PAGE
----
– “I like to put spin on the ball. I like to hit it a little bit higher to have a little bit of a different angle coming into the firmer greens that we play here on the PGA TOUR. So I think the Pro V1x helps me with that and it helps me to be able to compete against the best players in the world.”

– “I just love the feel around the greens, putting, chipping, I love the softer feel (of 2023 Pro V1x), and it flights the way that I want to.”

– “What you want when you’re chipping is that little extra feeling of checking up on the green, and making sure that when the greens get a little firmer and faster, you’re still able to put that spin on it. Which I feel like [the Pro V1x] allows me to do. Chipping and short game is such feel-based – what you like to feel, what you don’t like to feel. And this allows me to have that creative mindset.”

– “We play so many rounds and you don’t want to question your equipment. If you make a bad swing, you want to blame yourself and no one else. So that’s where the ball comes in. And obviously you play in a lot of different conditions. The weather, the green, the grass, grass types, different kind of things. So it is very important to trust your equipment and that’s what I do. I’ve never ever questioned the Titleist golf ball. It is #1 ball in golf and there’s a reason for that.”


– “I’m playing the TSR2, 9 degrees, it’s on a D4 setting. I’ve played this ever since it came out. I really love it… I mean, no matter what driver you play, the good ones are always going to be good, but that’s not really how you play golf, unfortunately, because you’re going to miss it off the centre. You’re going to hit it off the heel, you’re going to hit off the toe every now and then. So for me, when I hit it off the toe, the spin numbers are still very good. It doesn’t really go under 2,000 (rpm), which just obviously makes it stay in the air longer and doesn’t get that left miss. And then the heel ones usually stays around under 3,000, which if you are in that little gap, that zone, I think that’s when you can perform. Because like I said, you’re not going to hit every driver great, but if you can kind of narrow down your misses a little bit, that’s going to be key.”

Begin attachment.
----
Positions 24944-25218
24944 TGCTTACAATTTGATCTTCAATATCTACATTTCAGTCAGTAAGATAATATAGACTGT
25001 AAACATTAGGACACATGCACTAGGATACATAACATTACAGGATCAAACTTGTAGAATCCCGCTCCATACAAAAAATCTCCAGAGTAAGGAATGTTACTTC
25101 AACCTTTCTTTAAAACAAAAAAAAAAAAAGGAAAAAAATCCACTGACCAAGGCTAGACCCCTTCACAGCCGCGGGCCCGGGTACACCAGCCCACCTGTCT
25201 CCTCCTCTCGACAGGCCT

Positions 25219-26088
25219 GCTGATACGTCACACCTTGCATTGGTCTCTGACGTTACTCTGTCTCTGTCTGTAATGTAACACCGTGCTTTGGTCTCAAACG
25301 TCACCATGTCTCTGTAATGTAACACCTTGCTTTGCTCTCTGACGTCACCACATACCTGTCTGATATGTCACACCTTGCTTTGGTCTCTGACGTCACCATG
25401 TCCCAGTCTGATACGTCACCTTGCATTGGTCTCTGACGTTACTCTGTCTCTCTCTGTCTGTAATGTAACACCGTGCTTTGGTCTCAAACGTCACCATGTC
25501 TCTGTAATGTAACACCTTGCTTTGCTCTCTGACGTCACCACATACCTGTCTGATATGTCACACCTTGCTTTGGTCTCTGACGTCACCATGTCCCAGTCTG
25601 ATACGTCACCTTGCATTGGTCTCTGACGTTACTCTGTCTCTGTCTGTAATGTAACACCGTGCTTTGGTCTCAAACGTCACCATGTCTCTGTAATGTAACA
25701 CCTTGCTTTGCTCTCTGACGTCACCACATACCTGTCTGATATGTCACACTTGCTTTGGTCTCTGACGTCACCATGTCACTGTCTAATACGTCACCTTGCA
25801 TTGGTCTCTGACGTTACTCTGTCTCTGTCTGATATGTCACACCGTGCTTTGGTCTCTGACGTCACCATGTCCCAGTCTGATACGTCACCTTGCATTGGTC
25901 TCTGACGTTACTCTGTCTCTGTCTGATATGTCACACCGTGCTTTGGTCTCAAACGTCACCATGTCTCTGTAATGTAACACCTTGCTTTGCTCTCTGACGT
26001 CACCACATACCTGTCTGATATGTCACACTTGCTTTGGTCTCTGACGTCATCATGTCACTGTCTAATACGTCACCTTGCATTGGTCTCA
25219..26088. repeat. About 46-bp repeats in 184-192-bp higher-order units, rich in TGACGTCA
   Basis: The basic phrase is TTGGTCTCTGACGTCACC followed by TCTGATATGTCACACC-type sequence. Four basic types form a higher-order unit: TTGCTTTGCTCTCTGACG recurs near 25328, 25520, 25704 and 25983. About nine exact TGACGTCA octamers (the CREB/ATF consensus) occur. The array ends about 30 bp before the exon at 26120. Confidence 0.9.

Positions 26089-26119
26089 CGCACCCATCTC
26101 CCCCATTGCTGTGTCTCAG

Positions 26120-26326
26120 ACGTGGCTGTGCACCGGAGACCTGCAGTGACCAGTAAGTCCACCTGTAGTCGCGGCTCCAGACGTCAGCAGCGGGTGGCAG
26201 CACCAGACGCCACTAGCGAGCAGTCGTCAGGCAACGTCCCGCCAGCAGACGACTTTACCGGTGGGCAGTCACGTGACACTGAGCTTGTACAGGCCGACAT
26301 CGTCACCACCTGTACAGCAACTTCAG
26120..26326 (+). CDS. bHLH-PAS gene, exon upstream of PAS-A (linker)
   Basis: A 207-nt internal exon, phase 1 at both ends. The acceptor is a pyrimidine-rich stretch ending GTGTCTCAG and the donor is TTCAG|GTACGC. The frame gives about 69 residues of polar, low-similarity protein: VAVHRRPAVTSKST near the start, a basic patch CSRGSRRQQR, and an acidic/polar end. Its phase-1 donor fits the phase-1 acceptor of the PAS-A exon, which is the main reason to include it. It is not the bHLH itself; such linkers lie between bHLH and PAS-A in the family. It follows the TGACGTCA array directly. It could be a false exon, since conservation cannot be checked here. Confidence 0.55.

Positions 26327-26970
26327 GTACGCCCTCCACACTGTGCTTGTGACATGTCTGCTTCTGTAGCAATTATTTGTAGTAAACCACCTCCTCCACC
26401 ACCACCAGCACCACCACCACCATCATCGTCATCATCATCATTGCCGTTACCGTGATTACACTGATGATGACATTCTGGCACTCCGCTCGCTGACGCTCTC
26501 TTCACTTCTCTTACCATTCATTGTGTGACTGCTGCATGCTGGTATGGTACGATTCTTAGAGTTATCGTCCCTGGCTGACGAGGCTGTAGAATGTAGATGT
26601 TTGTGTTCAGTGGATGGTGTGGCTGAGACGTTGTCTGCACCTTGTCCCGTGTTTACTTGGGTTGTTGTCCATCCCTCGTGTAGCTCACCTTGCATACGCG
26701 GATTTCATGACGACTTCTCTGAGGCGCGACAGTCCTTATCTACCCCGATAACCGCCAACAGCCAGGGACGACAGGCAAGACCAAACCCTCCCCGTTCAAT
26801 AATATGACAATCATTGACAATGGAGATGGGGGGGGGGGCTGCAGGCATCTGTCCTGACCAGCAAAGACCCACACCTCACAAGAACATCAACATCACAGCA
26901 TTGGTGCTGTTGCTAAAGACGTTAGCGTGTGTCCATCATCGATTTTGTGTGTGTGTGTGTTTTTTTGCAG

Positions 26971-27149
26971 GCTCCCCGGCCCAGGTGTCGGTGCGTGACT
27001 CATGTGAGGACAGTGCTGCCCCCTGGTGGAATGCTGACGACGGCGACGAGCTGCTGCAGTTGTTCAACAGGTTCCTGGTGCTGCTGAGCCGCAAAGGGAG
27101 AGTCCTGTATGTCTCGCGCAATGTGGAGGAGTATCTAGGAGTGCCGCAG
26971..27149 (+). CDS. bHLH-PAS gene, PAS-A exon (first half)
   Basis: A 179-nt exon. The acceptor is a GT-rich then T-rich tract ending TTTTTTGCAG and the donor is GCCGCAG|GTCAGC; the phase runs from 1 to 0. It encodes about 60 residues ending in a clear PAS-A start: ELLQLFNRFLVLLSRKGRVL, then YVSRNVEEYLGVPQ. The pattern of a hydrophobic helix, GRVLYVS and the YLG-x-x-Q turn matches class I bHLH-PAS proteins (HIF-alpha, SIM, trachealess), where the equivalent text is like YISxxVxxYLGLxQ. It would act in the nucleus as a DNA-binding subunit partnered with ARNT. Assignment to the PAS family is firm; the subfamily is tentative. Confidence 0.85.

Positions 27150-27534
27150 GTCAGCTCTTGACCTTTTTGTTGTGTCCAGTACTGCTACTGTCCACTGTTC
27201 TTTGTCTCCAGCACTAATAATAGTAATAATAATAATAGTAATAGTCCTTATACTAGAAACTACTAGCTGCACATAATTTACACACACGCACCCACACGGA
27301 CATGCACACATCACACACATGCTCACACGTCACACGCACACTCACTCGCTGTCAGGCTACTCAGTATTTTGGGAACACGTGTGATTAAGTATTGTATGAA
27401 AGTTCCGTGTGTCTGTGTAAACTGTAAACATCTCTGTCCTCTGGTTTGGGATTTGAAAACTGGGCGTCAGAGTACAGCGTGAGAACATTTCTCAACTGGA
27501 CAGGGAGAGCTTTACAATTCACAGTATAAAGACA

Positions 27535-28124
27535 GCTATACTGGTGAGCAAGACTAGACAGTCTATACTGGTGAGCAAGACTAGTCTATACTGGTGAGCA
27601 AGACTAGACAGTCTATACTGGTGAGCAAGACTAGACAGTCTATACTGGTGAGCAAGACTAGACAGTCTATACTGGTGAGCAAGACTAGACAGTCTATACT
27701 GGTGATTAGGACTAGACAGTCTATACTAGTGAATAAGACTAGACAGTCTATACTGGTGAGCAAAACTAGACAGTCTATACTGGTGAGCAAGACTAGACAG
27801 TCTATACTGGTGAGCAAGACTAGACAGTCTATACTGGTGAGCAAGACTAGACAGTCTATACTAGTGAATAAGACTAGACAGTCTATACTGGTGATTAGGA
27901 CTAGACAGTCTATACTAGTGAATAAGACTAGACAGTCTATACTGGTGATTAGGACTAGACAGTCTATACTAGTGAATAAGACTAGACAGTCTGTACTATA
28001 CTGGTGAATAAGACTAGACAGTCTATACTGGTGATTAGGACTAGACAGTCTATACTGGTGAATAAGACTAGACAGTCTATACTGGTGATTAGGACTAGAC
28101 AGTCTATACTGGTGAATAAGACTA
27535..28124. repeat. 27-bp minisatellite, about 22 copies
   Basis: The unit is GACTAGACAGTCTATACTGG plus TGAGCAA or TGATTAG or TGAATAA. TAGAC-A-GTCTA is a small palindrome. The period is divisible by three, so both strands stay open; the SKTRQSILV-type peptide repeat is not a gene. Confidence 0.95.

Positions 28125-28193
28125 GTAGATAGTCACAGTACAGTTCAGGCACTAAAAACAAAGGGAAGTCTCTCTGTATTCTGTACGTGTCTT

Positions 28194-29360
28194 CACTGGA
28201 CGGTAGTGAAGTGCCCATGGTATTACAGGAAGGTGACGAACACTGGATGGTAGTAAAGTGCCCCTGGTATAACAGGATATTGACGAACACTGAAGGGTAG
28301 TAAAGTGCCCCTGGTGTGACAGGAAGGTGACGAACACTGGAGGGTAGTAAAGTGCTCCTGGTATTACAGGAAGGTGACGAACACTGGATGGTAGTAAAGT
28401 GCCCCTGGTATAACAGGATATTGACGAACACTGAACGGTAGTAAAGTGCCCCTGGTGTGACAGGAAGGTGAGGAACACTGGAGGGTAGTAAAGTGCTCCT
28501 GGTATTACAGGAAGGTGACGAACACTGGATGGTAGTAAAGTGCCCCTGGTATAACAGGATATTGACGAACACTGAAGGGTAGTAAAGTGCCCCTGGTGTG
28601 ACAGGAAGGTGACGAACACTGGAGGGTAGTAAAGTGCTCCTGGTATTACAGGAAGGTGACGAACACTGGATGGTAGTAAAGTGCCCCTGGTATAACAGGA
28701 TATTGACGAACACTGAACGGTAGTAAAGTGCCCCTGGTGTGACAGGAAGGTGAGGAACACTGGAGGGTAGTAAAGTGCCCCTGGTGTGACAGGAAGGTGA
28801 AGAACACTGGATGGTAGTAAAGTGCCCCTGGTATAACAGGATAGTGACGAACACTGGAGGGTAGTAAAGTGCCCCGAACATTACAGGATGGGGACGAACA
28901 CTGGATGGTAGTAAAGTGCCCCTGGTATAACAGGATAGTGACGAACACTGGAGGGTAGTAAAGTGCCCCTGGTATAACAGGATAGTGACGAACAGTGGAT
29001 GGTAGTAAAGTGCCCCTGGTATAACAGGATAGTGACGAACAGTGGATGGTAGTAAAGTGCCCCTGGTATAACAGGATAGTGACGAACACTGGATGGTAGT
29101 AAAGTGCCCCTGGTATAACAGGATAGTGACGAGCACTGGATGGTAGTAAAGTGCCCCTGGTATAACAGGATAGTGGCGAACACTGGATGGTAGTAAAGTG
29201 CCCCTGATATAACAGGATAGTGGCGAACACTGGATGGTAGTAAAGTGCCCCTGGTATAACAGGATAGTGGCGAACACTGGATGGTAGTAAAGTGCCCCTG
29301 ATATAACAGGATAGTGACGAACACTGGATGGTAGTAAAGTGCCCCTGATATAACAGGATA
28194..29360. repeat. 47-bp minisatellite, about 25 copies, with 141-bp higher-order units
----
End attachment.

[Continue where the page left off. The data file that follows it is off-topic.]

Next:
– “I actually just ahead of this season switched into these. They’re the ‘23 T100’s. I’ve never been kind of the blade guy. I feel like I need all the help that I can get with my irons, golf is hard enough. So I really like the look of it, feel of it. It performs really well and I feel like an iron is such feel-based. Obviously you want the numbers and the trajectories to match up what you feel, but it’s so much what you see, look, feel, and I really love to feel the rounded edges, the semi-thin top line with an iron.”

– “You’re not going to hit the same flight all the time. You might hit one a little bit higher. I like to do a little bit of everything with my irons. If I have a left pin, I might want to draw it in there. I have a right pin, I might want to cut it in there. So if I can have that same feel no matter what shot I’m hitting, how the club goes through the turf. I’m more of a soft feel guy and I feel like these irons have that soft feel. I don’t feel any pinchy-ness. I don’t feel anything like that when I hit them. It’s very clean, it’s very nice and soft.”


At the start of the year, Åberg arrived in Hawaii for the Sentry with three NEW Vokey Design SM10 wedges in the bag to start the 2024 season. Week in and week out, Åberg plays a  50.08F gap wedge  and a  54.10S sand wedge. He rotates between a  WedgeWorks 60V lob wedge  and a  60.08M lob wedge depending on course conditions. (He opted for the 60.08M this week at Augusta National.)

– “I got three wedges in my bag every week. Gap wedge, sand wedge, lob wedge… I’ve used these SM10’s, I’ve made the switch right before the holidays and they’re so nice. Like I said before as well, feel is so important with the wedges because you’re going to hit a lot of chip shots, a lot of bunker shots. And if you don’t like the feel, the sound, the look of it, you’re going to have issues getting it up and down. So that’s what I feel like. And then obviously the rounded edges around the toe, the top line, absolutely love it.”